Alex Salmond confident of future currency union

Alex Salmond  launches the SNP party's  Dunfermline by-election campaign. Picture: PA
Alex Salmond launches the SNP party's Dunfermline by-election campaign. Picture: PA
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Alex Salmond has insisted that a “Sterling-zone” would be established after independence despite the Shadow Chancellor Ed Balls signalling that he did not favour Scotland sharing the pound with rest of the UK.

On a day which saw the two men travel to Dunfermline to campaign for their respective parties, Mr Salmond defended the SNP’s economic policy saying that his plans for a currency union with the rest of the UK would “prevail”.

Picture: PA

Picture: PA

Mr Salmond was reacting to a Scotsman article by Mr Balls, in which the Labour MP suggested that a currency deal would be unlikely should

he become Chancellor after the 2015.

Visiting the Fife company Greenfold Systems, Mr Salmond claimed that Mr Balls’s position differed from that outlined by Better Together leader Alistair Darling in January this year.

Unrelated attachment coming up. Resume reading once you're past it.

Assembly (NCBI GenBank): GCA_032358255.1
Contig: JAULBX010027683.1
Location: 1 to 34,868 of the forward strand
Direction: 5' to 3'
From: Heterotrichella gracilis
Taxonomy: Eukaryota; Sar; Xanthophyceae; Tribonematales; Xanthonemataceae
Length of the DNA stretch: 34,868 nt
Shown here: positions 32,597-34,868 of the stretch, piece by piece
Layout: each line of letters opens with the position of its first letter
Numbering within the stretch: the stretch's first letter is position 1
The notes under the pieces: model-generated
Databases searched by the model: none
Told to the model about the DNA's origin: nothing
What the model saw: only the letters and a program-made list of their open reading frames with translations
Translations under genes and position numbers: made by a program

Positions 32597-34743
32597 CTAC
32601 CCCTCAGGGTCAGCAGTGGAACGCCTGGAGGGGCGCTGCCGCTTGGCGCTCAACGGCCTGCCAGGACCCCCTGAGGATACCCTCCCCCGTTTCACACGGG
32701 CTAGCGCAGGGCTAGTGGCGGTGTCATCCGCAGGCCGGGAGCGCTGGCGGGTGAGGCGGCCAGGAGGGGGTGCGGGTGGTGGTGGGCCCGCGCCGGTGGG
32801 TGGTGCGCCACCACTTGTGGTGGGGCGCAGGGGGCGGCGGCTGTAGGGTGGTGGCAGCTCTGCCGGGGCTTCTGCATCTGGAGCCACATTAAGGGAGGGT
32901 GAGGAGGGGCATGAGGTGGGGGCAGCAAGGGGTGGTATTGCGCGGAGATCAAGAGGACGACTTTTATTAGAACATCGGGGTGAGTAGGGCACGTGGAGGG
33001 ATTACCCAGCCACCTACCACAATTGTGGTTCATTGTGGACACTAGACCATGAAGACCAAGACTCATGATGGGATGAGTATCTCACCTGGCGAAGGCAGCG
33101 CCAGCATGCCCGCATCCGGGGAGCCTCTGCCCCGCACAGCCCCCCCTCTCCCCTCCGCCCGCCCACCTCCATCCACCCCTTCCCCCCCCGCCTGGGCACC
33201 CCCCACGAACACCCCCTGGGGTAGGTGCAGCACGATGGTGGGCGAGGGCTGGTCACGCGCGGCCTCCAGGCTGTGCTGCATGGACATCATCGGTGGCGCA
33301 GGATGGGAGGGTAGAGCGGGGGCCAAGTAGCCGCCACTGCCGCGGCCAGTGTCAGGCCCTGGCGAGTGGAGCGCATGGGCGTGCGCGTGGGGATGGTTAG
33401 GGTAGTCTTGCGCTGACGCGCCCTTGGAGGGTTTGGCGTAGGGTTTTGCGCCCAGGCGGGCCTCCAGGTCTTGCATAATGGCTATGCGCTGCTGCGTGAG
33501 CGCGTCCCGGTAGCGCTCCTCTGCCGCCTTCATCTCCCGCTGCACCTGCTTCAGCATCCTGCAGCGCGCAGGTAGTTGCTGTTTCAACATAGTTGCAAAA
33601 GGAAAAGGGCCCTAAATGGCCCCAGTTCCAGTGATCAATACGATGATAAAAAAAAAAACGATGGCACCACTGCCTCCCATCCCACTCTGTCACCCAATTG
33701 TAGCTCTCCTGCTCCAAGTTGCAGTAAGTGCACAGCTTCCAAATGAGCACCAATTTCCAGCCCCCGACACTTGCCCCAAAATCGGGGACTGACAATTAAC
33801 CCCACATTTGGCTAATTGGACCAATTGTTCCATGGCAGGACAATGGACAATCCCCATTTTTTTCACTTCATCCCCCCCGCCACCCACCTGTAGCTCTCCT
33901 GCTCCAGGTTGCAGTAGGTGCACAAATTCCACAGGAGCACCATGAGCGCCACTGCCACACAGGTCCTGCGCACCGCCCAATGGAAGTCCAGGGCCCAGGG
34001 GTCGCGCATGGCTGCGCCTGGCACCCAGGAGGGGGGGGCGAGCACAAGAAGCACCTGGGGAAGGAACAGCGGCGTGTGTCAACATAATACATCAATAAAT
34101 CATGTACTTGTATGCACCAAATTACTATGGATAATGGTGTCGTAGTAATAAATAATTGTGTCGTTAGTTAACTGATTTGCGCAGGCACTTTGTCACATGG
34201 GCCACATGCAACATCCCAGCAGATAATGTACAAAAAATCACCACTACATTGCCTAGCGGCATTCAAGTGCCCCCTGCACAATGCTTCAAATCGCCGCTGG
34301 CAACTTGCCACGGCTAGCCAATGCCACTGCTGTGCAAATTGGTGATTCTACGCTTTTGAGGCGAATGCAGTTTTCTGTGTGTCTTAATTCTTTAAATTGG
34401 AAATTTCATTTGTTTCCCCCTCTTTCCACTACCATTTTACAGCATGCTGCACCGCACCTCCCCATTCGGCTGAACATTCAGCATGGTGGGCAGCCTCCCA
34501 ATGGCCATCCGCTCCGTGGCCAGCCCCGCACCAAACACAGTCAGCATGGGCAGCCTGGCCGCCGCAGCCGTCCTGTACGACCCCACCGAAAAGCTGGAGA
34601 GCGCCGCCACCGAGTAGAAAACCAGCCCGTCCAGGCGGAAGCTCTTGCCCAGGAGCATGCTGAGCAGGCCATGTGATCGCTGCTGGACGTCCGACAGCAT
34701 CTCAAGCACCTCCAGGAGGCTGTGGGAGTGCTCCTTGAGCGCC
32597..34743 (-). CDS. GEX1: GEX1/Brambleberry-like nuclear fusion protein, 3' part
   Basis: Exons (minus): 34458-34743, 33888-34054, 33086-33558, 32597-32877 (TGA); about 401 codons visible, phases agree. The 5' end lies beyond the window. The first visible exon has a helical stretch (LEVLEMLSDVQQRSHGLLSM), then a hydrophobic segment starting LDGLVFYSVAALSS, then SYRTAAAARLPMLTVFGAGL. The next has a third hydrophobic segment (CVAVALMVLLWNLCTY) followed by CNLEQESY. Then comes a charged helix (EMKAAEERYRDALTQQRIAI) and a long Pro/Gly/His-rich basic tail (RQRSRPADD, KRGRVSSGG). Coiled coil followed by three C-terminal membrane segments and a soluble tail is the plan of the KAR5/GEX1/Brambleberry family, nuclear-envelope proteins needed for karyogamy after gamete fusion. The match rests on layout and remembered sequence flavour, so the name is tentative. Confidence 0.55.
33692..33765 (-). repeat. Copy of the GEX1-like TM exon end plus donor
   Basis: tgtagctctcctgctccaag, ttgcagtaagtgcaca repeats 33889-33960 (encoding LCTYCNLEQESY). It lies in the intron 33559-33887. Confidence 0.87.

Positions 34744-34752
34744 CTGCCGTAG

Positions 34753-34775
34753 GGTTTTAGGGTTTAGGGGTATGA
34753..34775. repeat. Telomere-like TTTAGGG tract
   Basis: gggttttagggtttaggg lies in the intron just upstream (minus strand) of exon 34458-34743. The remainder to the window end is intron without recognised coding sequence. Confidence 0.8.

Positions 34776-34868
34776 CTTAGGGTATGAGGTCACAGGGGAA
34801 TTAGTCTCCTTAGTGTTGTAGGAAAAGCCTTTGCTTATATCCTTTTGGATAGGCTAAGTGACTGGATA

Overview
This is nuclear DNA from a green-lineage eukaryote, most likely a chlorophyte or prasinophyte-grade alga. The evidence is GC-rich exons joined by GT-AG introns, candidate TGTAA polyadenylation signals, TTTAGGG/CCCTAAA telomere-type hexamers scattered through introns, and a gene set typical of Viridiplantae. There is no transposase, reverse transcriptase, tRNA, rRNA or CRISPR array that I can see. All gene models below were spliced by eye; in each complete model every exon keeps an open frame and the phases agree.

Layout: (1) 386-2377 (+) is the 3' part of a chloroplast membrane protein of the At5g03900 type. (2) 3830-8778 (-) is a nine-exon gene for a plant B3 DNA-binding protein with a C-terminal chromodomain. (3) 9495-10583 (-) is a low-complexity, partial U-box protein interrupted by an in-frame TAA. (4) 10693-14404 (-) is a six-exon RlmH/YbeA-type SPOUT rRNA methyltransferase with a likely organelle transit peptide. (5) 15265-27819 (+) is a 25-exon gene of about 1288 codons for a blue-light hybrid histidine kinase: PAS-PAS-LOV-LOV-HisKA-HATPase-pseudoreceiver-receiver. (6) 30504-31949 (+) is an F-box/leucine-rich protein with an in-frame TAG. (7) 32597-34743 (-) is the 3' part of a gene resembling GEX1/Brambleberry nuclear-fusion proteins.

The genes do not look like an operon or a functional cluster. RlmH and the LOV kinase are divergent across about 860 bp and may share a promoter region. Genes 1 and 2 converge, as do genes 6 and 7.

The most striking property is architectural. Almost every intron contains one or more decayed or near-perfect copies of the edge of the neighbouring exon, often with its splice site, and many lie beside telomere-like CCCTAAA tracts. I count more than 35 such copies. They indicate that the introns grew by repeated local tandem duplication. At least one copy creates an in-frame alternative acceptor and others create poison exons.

“He (Balls) is obviously at great odds with Alistair Darling, who remember earlier this year said it (a currency union) was logical and desirable in January of this year,” Mr Salmond said.

Picture: PA

Picture: PA

“So there seems to be a conflict in the Better Together campaign or in the Labour Party. My response is that a Sterling Zone is substantially in the interests of – not just Scotland but the rest of the UK as well – and that’s what will prevail.”

Mr Salmond added: “If Ed Balls, if he ever becomes Chancellor – which of course will be after the major part of the independence negotiations – but if he ever became Chancellor he would want to operate in the best interests of the people of these islands – Scotland and the rest of the UK.”

In his Scotsman article, Mr Balls argued that it would be difficult to persuade the people elsewhere in the UK to carry the risks associated with setting up a “eurozone-style Sterling-zone”.

“Can we convince taxpayers in the rest of the UK to carry the risks that come with being a lender of last resort for Scottish banks? Is the euro experiment really worth repeating?” Mr Balls asked in his article.